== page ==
Travel writing: Dahab, East Sinai, Egypt

A sign reads ‘Blue hole: Easy entry.’  An ironic, yet fitting post for a site embodying the contrasting splendours of the Red Sea but also noted as ‘the World’s most dangerous diving site.’

Camels form an orderly line upon the golden coastal sand, moments from the Egyptian town of Dahab, in the East Sinai Peninsula. They slowly traverse the Red Sea shoreline until one dramatically takes rest halting their progress.   Bedouin children filter behind the vehicle and offer friendship bracelets as we pass in our Jeep.

The unblemished sky adds clarity to the distinctive blue hues in the cove in front. A darker, angrier central blue gives way to softer tints radiating from the 130 metre deep submarine sink-hole. ‘Jameel, Jameel’ or beautiful in Arabic, a snorkeller shouts to his shore-side companion, emerging from the depths.  Above, in the searing heat, with only the sight of snorkels peeking through the water, it all seemed unimpressive.

I ungraciously slide on my flippers. My goggles suction to my face as I try to breathe through my nose. ‘Don’t go to the arch; people have been killed and injured’ a man explains in an intentionally non-euphemistic demeanour, mistaking me for an expert diver.  The sites notoriety owes to ‘the arch,’ a long deep tunnel connecting the Blue hole reef to the open water.

Eventually, I find a narrow opening in the rocks to begin my submergence. Sea urchins and anemones cling to the side-rock; pushed aside as if the sea were rejecting it.  Soon the sounds of fellow snorkellers dissipate and only the faint underwater echo of air bubbles can be heard as I approach a clearing. A mass of white corals gives way to a large underwater cavern. A lone diver can be seen searching the water bed. From nowhere comes a seemingly disorientated vibrant orange Goby fish, followed by a vast school of orange. I turn as they pass, and an array of luminous corals comes into vision.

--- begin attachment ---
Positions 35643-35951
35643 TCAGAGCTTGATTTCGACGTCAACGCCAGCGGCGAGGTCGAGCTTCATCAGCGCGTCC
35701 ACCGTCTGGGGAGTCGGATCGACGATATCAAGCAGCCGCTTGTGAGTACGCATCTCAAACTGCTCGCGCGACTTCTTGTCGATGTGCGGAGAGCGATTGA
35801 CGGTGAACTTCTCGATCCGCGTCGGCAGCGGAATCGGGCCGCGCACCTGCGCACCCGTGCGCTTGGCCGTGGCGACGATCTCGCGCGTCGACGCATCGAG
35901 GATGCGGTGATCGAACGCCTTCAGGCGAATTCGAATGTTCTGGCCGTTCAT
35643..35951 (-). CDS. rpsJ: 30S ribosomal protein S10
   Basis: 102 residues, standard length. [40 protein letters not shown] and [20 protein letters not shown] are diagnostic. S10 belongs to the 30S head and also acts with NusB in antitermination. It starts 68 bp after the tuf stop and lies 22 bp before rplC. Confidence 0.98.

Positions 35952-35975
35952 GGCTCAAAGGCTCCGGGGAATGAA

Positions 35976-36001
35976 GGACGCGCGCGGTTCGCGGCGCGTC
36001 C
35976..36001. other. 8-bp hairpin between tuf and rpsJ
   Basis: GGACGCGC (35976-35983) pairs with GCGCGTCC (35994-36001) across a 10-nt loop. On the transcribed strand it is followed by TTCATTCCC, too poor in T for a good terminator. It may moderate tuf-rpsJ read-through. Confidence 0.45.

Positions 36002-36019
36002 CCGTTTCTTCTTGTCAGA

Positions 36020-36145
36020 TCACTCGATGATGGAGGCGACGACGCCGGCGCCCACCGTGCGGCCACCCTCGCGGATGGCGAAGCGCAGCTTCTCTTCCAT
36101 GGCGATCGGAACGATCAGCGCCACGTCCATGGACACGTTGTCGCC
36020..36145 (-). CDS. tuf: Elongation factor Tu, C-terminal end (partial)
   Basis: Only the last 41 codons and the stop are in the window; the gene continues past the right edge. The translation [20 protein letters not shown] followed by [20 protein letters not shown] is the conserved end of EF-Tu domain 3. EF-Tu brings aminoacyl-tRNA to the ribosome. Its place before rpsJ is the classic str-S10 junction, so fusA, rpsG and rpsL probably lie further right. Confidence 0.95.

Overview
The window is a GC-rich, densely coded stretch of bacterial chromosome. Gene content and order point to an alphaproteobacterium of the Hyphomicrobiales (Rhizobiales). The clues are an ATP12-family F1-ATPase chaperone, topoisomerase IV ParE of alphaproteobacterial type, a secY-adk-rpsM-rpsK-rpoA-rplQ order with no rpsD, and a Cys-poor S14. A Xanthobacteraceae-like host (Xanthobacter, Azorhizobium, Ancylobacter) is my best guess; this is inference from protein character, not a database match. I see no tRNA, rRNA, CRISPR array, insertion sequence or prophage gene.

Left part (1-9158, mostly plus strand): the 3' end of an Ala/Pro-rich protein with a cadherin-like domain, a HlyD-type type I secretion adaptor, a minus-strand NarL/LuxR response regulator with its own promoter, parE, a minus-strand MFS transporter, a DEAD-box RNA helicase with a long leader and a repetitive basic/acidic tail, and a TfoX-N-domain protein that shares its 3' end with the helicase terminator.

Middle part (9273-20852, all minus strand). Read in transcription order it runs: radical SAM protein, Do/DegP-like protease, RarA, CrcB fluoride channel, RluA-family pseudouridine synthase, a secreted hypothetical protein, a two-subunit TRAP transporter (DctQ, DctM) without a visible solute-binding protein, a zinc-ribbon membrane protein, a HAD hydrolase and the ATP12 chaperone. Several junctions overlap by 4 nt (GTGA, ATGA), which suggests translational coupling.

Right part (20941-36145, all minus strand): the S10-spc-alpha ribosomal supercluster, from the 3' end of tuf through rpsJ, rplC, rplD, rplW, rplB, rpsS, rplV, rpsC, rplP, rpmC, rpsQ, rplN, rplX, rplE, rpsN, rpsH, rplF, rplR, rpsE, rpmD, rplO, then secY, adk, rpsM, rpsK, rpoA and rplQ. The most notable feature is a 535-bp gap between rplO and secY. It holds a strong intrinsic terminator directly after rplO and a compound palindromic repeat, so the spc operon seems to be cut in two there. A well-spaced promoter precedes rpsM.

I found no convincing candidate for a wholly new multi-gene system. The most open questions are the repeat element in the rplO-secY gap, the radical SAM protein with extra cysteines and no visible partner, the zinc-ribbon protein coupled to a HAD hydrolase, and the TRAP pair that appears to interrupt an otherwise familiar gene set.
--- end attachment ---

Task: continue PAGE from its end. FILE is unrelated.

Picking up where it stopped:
A radiant set of lilacs, shady yellows and baby blue textures charge at me. The more delicate pieces of coral sway mellifluously in the weak current. I follow a long glowing white reef, aligned neatly as if it were an underwater runway. It led to an isolated, yet brimming collection of corals, which hid a wandering odd pair of Parrot and Butterfly fish. They hover arrogantly unstirred by my presence; ostentatiously displaying their silky scales like underwater peacocks.  They soon scatter as the ominous shadow of a large Angel fish hovers above.

It became apparent that I had entered an underwater aquatic jungle.  The ambiguous sign, dramatic verbal warnings and the flutter of snorkellers provided a backdrop to the calming but vibrant flora and fauna in the reef itself.

I inadvertently surface alongside a diver; we both gaze at the ensuing people chaos on the shore. ‘Its what’s under the surface that counts,’ she whispers, submerging once more.

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